What is a Domino?

A domino is a small, rectangular block used in the game of Dominoes. The sides of each domino have anywhere from 0 to 6 dots. The blocks are matched together, and the first one that is knocked over causes hundreds and sometimes thousands of others to fall in succession. The domino effect is a popular motif in stories because it illustrates how one action, no matter how small, has the potential to affect many more than just itself.

In a story, the domino effect can also help readers understand the logic of a scene. For example, if your hero does something immoral or illegal, it’s logical that his actions will have consequences that reach far beyond what he intended. In addition, the domino effect can help you build tension by making readers wonder how long the chain will last before it collapses.

The earliest known dominoes date to the 14th Century, and were probably brought from China to Europe by merchants. However, they didn’t enter wide use until the late 18th Century, when the game became a favorite in the British pubs and taverns. The game’s popularity spread to other parts of the world.

Today, dominoes are used to play games as well as to create impressive displays. YouTube domino artist Hevesh has more than 2 million subscribers to her channel, and she’s worked on projects involving as many as 300,000 dominoes. She has also set the Guinness Record for the most dominoes toppled in a circular arrangement. Some of her creations take several nail-biting minutes to finish falling.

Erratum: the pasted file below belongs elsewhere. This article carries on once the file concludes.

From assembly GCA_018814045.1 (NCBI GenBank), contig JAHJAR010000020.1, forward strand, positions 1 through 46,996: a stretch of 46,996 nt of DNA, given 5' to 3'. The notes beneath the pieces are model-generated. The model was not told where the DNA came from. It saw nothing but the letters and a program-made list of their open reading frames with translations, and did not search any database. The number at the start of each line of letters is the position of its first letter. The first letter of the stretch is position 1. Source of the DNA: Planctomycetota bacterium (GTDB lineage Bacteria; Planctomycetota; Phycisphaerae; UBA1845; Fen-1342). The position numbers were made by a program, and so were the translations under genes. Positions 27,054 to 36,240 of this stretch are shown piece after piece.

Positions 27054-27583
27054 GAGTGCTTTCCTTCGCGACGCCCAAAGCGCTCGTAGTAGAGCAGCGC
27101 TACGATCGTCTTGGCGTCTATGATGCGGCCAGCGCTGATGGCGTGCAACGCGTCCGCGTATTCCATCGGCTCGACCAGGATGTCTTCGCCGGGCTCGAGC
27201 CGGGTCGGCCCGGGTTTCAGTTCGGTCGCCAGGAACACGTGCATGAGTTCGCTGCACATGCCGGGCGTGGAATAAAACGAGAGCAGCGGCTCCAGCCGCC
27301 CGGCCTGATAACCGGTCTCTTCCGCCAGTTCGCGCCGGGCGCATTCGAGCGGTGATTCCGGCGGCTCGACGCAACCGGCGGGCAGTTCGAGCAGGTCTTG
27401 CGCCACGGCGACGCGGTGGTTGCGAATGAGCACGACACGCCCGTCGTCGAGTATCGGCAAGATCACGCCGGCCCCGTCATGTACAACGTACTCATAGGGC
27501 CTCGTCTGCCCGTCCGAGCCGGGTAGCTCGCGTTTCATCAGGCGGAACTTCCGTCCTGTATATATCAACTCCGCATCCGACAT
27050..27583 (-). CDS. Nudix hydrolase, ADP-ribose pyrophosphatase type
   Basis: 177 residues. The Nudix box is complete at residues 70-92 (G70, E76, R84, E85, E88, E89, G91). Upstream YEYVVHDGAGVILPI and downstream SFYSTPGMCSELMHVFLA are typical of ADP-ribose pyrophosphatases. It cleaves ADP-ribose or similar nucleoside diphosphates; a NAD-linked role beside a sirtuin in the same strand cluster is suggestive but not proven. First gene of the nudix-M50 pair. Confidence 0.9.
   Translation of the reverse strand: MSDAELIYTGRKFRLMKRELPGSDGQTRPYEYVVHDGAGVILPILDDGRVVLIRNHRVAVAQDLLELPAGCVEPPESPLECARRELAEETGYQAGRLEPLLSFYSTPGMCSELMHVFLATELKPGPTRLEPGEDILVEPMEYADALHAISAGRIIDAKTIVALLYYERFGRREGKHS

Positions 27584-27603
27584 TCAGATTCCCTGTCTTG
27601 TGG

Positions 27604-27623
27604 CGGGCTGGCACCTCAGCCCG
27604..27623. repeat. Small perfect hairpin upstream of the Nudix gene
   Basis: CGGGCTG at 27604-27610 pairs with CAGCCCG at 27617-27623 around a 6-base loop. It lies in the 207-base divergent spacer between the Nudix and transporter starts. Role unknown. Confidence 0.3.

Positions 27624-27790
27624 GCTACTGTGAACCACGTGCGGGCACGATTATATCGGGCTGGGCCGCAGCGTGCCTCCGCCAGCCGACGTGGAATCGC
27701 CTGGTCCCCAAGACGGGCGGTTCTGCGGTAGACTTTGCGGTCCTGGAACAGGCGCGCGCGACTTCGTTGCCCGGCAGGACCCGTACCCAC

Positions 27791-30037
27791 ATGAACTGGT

Although the games played with dominoes have a variety of rules, they all share a basic principle. Each domino has a double face; the side that has an arrangement of spots, or pips, is the “identity-bearing” face, and the other side is blank or identically patterned. Each domino has a different number of pips on each half of its face, and the total of those pips determines its value in the game.

There are numerous domino games, but some are more popular than others. For example, the block game uses a set of dominoes with one unique tile for each possible combination of six numbers, and is played by two players. Each player extends the line by adding a matching domino on each end, until the entire row of dominoes is completed. The winner is the player who has completed a full column of dominoes or has the highest remaining pip count in his hand.

Other games use the same concept, but they include other elements, such as the scoring of points or tricks. In a popular version called 42, players draw seven dominoes and try to score points by laying them in “tricks” (ones touching one’s, twos touching two’s, etc.). Players earn points for a trick when it reaches a multiple of five, and the first person to do so wins the hand. These games can be played by individuals or in teams.